Apple’s iPad launches in USA / A revolution for content delivery
As Apple’s latest gadget goes on sale in the US, our correspondent tests it over a week. The verdict? A sensory delight that is hard to put down
The Times’ Xeni Jardin reports. Read the full article here.
When the iPad launches in the UK this month, in both wi-fi-only and 3G versions, many will echo that familiar refrain heard each time Apple introduces a new product: should I buy the first generation, or wait for round two or three?
The short answer is that no one really needs an iPad. But there’s an awfully good reason to want one. And the first generation of this particular Apple product exceeds expectations to the point where many people will want to take the gamble.
Since acquiring an iPad for review purposes about a week ago, the device has seldom left my hands. And that tactile, hands-on experience is what sets the iPad apart from other devices, even smartphones with touch-sensitive screens. The device really does open up a new kind of user experience greater than the sum of its parts suggests.
As one techie friend put it, “post-iPad” we’re going to look back at the experience of mice and keyboards and those atrocious little laptop nipples, and using them will feel like gardening with chopsticks while wearing mittens…
A handful of pre-release applications, developed specifically for iPad, were provided to early reviewers. They include a free Marvel Comics app offering an iTunes-like store where you can purchase more than 500 Marvel titles (prices I saw were all $1.99, though this could change), and you can download a number of titles free – then flip through pages or zoom in and navigate frame-by-frame.
My favourite app from this very early crop is The Elements for iPad, a dazzling, interactive periodic table offering the 3-D sensation of touching and spinning real-world representations of elements, supplemented by live data (perhaps you’d like to look up the market price for platinum?)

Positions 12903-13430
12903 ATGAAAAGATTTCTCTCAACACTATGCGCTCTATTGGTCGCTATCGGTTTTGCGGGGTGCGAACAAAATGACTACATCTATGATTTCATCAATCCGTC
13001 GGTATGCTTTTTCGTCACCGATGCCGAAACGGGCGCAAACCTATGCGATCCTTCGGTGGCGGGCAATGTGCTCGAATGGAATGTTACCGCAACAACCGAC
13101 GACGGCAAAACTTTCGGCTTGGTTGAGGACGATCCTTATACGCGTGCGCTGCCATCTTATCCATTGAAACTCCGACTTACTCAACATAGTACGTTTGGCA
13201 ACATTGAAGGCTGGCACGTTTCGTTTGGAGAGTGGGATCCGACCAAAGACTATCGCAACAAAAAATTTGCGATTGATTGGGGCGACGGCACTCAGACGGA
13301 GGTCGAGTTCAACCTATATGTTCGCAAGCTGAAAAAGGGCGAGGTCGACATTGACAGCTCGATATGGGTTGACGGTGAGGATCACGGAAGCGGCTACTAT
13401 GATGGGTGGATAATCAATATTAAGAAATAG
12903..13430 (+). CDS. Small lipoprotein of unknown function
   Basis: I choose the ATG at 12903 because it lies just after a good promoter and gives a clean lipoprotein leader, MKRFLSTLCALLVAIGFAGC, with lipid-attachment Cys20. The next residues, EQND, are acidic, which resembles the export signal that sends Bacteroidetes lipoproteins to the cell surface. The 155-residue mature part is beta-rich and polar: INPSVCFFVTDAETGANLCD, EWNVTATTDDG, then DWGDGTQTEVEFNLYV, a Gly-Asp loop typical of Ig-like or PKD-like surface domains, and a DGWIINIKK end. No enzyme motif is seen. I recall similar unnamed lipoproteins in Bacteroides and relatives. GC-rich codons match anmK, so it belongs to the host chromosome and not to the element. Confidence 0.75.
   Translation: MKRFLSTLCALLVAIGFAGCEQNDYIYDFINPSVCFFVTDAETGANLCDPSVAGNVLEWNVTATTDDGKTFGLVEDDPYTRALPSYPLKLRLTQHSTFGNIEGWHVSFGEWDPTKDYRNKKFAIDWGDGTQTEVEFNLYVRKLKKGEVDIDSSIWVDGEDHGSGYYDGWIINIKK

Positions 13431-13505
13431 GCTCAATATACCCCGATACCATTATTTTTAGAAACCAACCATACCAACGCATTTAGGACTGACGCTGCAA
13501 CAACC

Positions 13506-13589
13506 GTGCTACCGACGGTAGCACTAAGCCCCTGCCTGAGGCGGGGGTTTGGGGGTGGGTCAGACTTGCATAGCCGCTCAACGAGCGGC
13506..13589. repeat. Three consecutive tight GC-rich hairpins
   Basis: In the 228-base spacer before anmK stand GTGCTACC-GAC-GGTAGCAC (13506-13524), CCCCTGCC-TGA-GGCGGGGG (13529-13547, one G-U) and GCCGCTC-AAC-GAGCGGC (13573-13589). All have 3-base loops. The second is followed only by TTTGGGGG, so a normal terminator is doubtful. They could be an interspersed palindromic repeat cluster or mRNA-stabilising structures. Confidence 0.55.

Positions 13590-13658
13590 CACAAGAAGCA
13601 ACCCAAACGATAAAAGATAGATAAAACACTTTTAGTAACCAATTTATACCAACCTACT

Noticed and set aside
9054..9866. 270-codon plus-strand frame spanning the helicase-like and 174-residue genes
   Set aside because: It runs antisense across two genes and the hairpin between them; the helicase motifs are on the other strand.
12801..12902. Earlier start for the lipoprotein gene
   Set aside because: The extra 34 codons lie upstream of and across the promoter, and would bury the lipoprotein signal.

The iBooks store will offer about 60,000 titles at the launch time, compared with more than 400,000 available for Amazon’s Kindle. Yes, flipping the page of an iBook with your finger is a thrilling gesture, those first few hundred times.
As an e-book reader, iPad’s vivid, crisp colour display and pleasing speed are strong pluses. iPad is heavier than the Kindle, though, which some will consider a significant downside for long handheld reading sessions. But I found the reading experience overwhelmingly positive…
I found myself wondering what forms of book this device might make possible, books embedded with video, audio or large high-resolution images – possibilities that could make e-books feel less like frozen digital versions of paper, and more like something infinitely dynamic, and way better than paper altogether…
But it’s the things I never knew it made possible – to be revealed or not in the coming months – that will determine whether I love it.
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